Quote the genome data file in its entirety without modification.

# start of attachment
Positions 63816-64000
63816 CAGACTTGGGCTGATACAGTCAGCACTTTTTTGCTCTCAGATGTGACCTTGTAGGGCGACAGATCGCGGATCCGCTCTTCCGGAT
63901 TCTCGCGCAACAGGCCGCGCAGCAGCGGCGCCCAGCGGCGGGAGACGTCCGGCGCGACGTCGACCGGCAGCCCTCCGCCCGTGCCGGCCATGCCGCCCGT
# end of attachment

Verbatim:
Positions 63816-64000
63816 CAGACTTGGGCTGATACAGTCAGCACTTTTTTGCTCTCAGATGTGACCTTGTAGGGCGACAGATCGCGGATCCGCTCTTCCGGAT
63901 TCTCGCGCAACAGGCCGCGCAGCAGCGGCGCCCAGCGGCGGGAGACGTCCGGCGCGACGTCGACCGGCAGCCCTCCGCCCGTGCCGGCCATGCCGCCCGT